Vance Center Focuses on Consequences of the Pandemic
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The Vance Center has initiated several responses to the pandemic, across our programs, while maintaining all work remotely. The law firms regularly collaborating on pro bono projects have demonstrated resilience and renewed commitment, and our civil society partners are refocusing on particularly vulnerable communities.
The Human Rights and Access to Justice Program, through its Women in Prison Initiative, is mobilizing its network of women prisoners’ rights advocates to assess government responses throughout the Global South to prevent and respond to the spread of the virus in detention centers. We will look particularly at how such responses take into account the special circumstances and vulnerability of women, in line with well-established international and regional standards regarding the treatment of women in detention. The Vance Center will produce an advocacy guide on best practices for a gender-sensitive response to preventing and responding to the epidemic in detention centers.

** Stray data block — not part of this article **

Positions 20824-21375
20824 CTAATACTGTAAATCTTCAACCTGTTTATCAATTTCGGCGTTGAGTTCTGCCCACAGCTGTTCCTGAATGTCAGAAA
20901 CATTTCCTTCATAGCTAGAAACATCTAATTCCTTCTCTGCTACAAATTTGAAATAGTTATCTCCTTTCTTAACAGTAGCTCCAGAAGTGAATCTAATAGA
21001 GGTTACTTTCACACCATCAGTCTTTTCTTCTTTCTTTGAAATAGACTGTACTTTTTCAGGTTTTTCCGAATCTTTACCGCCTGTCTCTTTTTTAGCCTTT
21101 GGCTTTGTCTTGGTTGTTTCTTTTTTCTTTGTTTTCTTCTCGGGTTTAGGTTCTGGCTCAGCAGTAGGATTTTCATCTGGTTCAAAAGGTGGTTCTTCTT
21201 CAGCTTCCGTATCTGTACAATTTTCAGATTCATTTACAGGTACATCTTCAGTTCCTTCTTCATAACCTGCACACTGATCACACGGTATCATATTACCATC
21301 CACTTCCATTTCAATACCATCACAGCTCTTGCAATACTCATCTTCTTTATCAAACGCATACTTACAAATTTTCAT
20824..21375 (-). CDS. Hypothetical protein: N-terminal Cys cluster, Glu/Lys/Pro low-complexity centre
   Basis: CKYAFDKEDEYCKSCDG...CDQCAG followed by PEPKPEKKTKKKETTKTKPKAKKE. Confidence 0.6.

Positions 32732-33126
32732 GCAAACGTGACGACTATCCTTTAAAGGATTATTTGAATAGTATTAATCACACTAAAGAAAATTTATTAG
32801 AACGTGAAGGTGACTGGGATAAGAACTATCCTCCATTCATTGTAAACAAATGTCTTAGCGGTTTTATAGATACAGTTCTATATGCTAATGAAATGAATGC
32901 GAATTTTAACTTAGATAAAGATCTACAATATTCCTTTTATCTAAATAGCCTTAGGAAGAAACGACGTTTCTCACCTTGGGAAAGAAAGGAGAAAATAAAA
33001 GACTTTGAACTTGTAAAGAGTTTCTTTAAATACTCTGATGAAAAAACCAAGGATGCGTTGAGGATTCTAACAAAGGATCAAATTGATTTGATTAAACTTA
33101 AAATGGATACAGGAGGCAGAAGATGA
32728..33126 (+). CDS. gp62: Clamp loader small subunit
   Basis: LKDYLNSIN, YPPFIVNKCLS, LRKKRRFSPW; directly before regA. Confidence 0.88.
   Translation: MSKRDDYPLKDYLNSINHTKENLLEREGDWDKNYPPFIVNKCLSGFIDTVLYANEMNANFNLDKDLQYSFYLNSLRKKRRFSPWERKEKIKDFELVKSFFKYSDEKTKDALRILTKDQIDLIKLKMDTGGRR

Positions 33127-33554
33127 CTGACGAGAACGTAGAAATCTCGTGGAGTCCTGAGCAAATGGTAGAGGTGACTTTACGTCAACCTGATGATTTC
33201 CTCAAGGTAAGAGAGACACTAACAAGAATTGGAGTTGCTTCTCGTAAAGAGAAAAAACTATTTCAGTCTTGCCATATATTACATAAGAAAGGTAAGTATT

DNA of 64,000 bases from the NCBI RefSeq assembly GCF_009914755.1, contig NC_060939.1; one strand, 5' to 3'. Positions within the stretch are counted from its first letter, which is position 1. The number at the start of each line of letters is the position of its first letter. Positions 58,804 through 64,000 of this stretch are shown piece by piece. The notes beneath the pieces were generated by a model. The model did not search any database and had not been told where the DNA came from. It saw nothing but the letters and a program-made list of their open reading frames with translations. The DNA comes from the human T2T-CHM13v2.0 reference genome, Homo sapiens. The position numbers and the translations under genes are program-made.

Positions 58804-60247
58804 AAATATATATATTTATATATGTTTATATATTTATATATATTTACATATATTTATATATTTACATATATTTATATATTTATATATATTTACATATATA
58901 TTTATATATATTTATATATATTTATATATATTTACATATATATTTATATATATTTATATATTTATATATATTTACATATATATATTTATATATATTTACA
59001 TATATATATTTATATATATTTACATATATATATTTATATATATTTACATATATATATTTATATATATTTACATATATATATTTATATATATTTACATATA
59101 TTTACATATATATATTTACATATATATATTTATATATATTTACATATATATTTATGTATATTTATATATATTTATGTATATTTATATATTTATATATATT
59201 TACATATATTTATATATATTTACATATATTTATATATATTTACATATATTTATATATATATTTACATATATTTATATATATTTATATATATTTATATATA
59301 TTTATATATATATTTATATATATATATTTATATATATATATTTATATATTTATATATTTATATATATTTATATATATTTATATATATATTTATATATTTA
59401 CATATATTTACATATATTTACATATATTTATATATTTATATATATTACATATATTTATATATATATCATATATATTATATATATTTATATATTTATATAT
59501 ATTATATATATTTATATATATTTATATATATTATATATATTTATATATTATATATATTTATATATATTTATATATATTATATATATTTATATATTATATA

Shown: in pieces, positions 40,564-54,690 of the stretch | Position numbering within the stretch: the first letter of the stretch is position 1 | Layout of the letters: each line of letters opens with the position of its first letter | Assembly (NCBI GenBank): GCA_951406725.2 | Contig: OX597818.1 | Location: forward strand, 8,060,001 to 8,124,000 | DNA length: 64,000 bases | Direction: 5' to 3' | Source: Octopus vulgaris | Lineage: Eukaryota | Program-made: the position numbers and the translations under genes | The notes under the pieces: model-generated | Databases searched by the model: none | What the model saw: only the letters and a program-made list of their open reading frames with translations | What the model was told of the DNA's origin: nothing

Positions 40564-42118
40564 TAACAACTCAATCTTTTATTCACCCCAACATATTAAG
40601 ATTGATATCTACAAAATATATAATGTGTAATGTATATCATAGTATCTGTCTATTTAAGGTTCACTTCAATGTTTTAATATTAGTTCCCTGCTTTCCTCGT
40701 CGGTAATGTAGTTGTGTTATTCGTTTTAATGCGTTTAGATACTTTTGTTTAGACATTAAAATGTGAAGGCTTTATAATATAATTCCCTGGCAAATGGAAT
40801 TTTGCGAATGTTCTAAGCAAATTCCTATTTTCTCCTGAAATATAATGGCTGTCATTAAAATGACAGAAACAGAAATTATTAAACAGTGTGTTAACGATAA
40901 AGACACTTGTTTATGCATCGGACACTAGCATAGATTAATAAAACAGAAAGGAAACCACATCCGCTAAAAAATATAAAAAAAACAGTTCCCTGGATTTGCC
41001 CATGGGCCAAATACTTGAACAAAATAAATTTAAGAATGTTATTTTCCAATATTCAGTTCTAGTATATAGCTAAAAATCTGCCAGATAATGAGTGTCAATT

The Pro Bono Network of the Americas convened an all-hands call to identify and compare pandemic responses in the United States and Latin America, with particular focus on migrants, people in detention, and recipients of government assistance. The Vance Center additionally is gathering responses from the Lawyers Council for Civil and Economic Rights in the Americas, the chapters of the Women in the Profession Program, our international law firm partners, as well as law firms and pro bono clearinghouse in Africa and Europe, and civil society clients worldwide, to facilitate appropriate adaptation.
The Good Governance Program, through the Lawyers for Reporters initiative, has begun assisting news organizations in the United States to incorporate as nonprofits, or convert from for-profit to nonprofit status. In a remarkable demonstration of commitment under adversity, the Rome office of an international law firm signed on to defend a U.S. nonprofit investigative journalism organization in a threatened lawsuit in Italy.
The Vance Center did have to cancel several events planned for the spring, including conferences in Colombia of the Pro Bono Network of the Americas, the Women in Profession Program, and the Lawyers Council. A panel discussion on the case against Myanmar in the International Court of Justice and events targeting support for the judiciary in the Gambia, eastern and southern Africa, and Mexico also were postponed. However, the Vance Center is continuing to support efforts to develop pro bono practice in East Africa.